3) Novartis is offering insurers a payment plan ($425K per year for 5 years), which is an attempt to address the real challenge of how to pay for a treatment like this that is so different from just about any other medical treatment available today. As the field of gene therapy progresses, these types of alternative payment models will be needed, and this is an area of much work for shaping new public policy and legislation. The patient & family voice is needed here as well!
4) The development of a gene therapy product takes several years and many many millions of dollars. The sponsoring company has to foot the bill – often underwritten by investors, private or public, who take on the financial risk given that most drug development efforts never get approved. The first Phase 1 clinical trial for Zolgensma (called AVXS-101 at the time) began in 2014, so that is about 5 years worth of expensive clinical trials and other development, manufacturing, and regulatory activities (not to mention pre-clinical work) without a single penny in sales. Eventually, these development costs need to be paid back by successfully marketing a product. For MTM, Audentes initiated their Phase 1/2 clinical trial “ASPIRO” with the first patient dosed in September 2017, about 1.5 years ago. While each development timeline and approval pathway is unique and we can’t really connect SMA and MTM, it is generally an encouraging sign that the FDA has granted approval for Zolgensma, and that a novel payment approach is being implemented. We can certainly continue to hope that the data published so far for ASPIRO will be reinforced by future positive results, leading to expedited approval and access for all who need it.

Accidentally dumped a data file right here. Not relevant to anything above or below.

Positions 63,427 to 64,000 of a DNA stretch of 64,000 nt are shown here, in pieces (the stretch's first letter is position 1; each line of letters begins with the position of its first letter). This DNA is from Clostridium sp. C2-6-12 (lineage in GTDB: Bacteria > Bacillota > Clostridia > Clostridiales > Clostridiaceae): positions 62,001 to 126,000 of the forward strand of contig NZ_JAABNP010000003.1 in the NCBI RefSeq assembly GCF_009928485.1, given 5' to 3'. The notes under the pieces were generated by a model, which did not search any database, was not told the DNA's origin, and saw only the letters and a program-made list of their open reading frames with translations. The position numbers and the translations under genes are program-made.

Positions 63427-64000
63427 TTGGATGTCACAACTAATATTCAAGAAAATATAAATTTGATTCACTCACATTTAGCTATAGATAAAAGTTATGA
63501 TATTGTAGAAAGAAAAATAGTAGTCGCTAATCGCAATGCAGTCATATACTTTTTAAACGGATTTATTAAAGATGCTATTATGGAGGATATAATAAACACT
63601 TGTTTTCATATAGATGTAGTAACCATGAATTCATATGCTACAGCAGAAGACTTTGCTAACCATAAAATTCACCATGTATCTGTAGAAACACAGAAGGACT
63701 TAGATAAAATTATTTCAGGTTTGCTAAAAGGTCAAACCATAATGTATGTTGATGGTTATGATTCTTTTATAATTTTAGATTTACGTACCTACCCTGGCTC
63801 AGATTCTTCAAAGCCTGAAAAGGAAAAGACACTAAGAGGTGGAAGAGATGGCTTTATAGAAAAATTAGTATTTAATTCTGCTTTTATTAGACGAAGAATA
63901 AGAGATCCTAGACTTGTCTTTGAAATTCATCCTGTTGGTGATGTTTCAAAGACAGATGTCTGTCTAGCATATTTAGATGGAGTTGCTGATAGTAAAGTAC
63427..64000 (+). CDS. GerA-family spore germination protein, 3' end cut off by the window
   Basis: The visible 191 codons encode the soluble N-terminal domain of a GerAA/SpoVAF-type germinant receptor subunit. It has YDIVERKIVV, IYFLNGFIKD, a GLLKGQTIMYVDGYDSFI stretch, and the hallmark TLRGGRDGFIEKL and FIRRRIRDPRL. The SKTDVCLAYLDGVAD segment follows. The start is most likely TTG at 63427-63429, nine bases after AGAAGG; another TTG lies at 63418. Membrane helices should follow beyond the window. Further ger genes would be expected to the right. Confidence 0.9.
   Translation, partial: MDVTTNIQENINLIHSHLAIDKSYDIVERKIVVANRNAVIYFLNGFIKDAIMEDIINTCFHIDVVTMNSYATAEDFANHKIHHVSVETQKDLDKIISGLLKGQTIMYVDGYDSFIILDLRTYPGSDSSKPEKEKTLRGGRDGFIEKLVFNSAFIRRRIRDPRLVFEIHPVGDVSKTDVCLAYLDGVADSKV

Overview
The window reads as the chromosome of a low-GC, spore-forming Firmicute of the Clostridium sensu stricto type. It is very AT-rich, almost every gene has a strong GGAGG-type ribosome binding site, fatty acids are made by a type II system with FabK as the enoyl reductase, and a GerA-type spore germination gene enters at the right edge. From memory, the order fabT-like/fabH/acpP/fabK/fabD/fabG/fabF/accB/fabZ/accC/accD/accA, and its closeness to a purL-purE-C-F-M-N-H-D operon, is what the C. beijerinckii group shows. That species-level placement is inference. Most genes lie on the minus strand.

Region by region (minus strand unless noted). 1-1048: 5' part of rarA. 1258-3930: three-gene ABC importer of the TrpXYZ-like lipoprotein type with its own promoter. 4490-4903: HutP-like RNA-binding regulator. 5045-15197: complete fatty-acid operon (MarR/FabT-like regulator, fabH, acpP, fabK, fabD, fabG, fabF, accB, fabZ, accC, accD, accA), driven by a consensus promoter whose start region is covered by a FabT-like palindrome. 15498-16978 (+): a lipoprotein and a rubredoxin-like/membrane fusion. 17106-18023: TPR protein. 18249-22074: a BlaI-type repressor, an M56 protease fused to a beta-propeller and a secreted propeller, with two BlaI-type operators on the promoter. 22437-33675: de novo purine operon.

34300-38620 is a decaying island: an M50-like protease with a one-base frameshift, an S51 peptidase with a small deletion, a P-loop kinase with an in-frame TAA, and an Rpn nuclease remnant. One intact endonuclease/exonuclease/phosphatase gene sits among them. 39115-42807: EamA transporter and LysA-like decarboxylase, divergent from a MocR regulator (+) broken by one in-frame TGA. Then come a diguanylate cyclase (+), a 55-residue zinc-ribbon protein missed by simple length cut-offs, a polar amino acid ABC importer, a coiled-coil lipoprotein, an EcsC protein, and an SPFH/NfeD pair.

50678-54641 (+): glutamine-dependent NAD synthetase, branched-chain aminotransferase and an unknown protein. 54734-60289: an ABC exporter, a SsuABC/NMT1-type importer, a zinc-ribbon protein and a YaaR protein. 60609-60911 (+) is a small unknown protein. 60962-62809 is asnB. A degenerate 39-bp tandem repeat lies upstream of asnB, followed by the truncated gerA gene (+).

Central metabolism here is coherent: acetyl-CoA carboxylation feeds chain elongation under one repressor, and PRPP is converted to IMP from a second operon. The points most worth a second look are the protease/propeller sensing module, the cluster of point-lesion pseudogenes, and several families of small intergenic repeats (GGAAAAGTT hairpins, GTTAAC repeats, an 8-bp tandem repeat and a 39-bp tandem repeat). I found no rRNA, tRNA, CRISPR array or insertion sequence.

As potential treatments for rare diseases such as XLMTM are being developed, it is essential that when and if they are approved for clinical use that they will also be accessible by all the patients that need them. Current pricing and reimbursement models would be a major obstacle, especially for single-dose treatments that have cost hundreds of millions of dollars to develop.
U.S. Senator Bill Cassidy, M.D. (R-LA), and Senator Mark Warner (D-VA) on Jan. 29th released a draft version of the Patient Affordability, Value and Efficiency Act. This bipartisan legislation aims to facilitate new and innovative payment models for pharmaceuticals and other medical services so that patients have better access to treatment, the health care market is more efficient, and drug prices are more affordable.
The Cassidy-Warner proposal increases the ability to move toward value-based payment, which directly connect pricing for prescription drugs and medical devices to their clinical effectiveness.
MTM-CNM Family Connection was pleased to join several patient advocacy groups in signing a letter of support for Cassidy & Warner’s efforts. Read the letter attached below, and the press release at www.cassidy.senate.gov/newsroom/press-releases/cassidy-warner-unveil-draft-legislation-to-lower-drug-prices-through-innovative-payment-models.